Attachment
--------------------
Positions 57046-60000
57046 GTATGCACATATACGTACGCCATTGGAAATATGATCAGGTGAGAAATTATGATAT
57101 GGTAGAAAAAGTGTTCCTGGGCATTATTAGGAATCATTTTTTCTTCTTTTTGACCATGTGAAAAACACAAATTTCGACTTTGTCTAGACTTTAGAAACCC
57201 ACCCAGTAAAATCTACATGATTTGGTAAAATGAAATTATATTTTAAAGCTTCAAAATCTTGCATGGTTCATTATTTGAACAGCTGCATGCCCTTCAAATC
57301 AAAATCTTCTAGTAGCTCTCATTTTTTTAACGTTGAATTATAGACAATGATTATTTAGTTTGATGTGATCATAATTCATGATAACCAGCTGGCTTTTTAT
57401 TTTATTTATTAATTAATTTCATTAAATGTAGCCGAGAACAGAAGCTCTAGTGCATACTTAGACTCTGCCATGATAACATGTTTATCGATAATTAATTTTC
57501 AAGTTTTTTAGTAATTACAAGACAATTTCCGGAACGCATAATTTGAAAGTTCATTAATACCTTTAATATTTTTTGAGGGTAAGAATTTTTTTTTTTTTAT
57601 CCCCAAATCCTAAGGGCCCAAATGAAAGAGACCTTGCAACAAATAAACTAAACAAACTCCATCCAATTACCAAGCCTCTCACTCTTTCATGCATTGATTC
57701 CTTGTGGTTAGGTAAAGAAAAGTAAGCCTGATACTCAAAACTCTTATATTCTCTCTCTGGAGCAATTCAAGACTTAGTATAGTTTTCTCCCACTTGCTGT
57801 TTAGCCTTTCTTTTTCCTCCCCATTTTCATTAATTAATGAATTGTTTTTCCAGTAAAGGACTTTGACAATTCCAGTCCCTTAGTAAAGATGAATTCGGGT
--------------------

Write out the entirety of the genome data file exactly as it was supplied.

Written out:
Positions 57046-60000
57046 GTATGCACATATACGTACGCCATTGGAAATATGATCAGGTGAGAAATTATGATAT
57101 GGTAGAAAAAGTGTTCCTGGGCATTATTAGGAATCATTTTTTCTTCTTTTTGACCATGTGAAAAACACAAATTTCGACTTTGTCTAGACTTTAGAAACCC
57201 ACCCAGTAAAATCTACATGATTTGGTAAAATGAAATTATATTTTAAAGCTTCAAAATCTTGCATGGTTCATTATTTGAACAGCTGCATGCCCTTCAAATC
57301 AAAATCTTCTAGTAGCTCTCATTTTTTTAACGTTGAATTATAGACAATGATTATTTAGTTTGATGTGATCATAATTCATGATAACCAGCTGGCTTTTTAT
57401 TTTATTTATTAATTAATTTCATTAAATGTAGCCGAGAACAGAAGCTCTAGTGCATACTTAGACTCTGCCATGATAACATGTTTATCGATAATTAATTTTC
57501 AAGTTTTTTAGTAATTACAAGACAATTTCCGGAACGCATAATTTGAAAGTTCATTAATACCTTTAATATTTTTTGAGGGTAAGAATTTTTTTTTTTTTAT
57601 CCCCAAATCCTAAGGGCCCAAATGAAAGAGACCTTGCAACAAATAAACTAAACAAACTCCATCCAATTACCAAGCCTCTCACTCTTTCATGCATTGATTC
57701 CTTGTGGTTAGGTAAAGAAAAGTAAGCCTGATACTCAAAACTCTTATATTCTCTCTCTGGAGCAATTCAAGACTTAGTATAGTTTTCTCCCACTTGCTGT
57801 TTAGCCTTTCTTTTTCCTCCCCATTTTCATTAATTAATGAATTGTTTTTCCAGTAAAGGACTTTGACAATTCCAGTCCCTTAGTAAAGATGAATTCGGGT